Believing in Fulfillment

One of the ironies of prophecy is that when it comes to pass there are people who refuse to believe its fulfillment. Sometimes we construct a warm and comfortable nest of ideas around a prophetic hope without realizing that those ideas have become more precious than the hope itself. Fulfillment requires the dismantling of what was intended as temporary. Some people object to that. That was the case when Jesus fulfilled messianic expectations.

The conflict between Jesus and the Jewish religious leaders intensified during the Feast of Tabernacles. Jesus angered them when He healed a man on the Sabbath, declared that He was the light of the world, and claimed God as His Father. He also confronted their unbelief. Finally, Jesus said that if anyone obeyed Him, he would never die.

The Jews said to [Jesus], “Now we know that You have a demon. Abraham died, and the prophets also; and You say, ‘If anyone keeps My word, he will never taste of death.’ Surely You are not greater than our father Abraham, who died? The prophets died too; whom do You make Yourself out to be?” (John 8:52-53)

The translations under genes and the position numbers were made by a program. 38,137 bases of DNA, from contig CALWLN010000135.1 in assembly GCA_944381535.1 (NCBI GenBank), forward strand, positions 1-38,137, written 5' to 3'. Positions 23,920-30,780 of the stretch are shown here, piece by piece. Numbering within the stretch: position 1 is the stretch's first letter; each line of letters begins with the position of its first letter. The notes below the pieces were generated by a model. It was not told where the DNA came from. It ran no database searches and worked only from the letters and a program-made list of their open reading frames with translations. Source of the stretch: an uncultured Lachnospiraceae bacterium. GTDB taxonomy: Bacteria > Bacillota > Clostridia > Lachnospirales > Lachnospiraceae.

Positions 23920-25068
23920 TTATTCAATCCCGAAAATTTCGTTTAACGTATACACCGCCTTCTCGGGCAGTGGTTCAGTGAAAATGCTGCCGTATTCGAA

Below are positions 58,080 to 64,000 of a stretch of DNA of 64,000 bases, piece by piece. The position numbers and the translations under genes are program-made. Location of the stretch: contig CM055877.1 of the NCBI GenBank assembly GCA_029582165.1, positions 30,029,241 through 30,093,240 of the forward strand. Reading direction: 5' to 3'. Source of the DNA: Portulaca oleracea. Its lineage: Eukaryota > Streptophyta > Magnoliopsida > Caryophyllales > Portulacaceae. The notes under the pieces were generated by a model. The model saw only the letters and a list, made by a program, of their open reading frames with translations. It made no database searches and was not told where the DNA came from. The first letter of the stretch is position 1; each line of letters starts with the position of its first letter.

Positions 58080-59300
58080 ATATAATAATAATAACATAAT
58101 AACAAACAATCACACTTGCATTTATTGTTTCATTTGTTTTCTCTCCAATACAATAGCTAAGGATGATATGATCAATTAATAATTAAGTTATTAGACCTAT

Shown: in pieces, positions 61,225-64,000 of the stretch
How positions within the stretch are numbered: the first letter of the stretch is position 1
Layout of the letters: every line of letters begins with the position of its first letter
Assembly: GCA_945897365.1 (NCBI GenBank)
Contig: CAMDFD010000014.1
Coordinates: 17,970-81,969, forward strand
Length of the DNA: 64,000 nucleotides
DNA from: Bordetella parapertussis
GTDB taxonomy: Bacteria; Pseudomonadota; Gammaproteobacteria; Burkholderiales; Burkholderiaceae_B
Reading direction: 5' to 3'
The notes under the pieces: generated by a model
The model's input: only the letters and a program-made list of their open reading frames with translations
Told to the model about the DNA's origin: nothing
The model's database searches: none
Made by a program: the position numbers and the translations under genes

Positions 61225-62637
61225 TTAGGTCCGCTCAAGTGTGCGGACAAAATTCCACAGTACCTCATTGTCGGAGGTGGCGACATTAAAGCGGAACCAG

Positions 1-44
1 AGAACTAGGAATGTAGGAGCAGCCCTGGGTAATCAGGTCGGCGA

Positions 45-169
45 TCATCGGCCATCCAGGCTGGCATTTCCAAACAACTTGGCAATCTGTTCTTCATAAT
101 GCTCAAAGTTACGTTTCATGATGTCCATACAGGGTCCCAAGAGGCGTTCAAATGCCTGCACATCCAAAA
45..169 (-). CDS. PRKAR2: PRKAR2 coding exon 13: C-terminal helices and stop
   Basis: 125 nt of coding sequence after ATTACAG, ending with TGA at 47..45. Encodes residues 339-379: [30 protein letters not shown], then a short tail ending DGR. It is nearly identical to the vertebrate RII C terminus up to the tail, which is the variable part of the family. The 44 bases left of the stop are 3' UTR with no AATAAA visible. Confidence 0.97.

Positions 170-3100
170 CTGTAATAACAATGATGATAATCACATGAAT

Jesus answered their scoffing question with a thinly veiled claim to divinity. “Abraham rejoiced to see my day.” And, “Before Abraham was born, I am.”1 Jewish writings suggest that, during his vision in Genesis 15, Abraham had peered into the messianic age. In His answer, Jesus had grabbed the Jews’ treasured prophetic charts, thrown them in front of them, and pointed: “Here’s where we are on the map. Look at the landmarks!” The Jews considered it unbelievable effrontery.

On a previous occasion, Jesus had confronted Jewish unbelief in reference to His message and His wisdom. The Queen of Sheba had recognized King Solomon’s wisdom; the wisdom of the Son of Man was greater. The people of Nineveh had repented at the message of Jonah; Jesus’ words were far more important. Yet, few people were ready to accept that Jesus was greater than Jonah and Solomon.2

Only a despised Samaritan woman had been able to pose the objection as a searching question, “You are not greater than our founding father, are you?” Jesus’ unspoken but resounding answer was “Yes.” Later she reached out with more faith, “Could this be the Messiah?”3

As God’s Messiah, Jesus is greater than any of our heroes, traditions, or home made expectations. So we should ask ourselves whether we cherish them more than Him. And, when it comes to longstanding prayers, promises, or words of prophecy, are we ready to live in the new world that comes with their fulfillment?

Please share Bible Maturity with anyone who would benefit from other Bible devotions like this one.

  1. John 8:54-59. []
  2. Matthew 12:41-42. []
  3. John 4:10-14, 25. []

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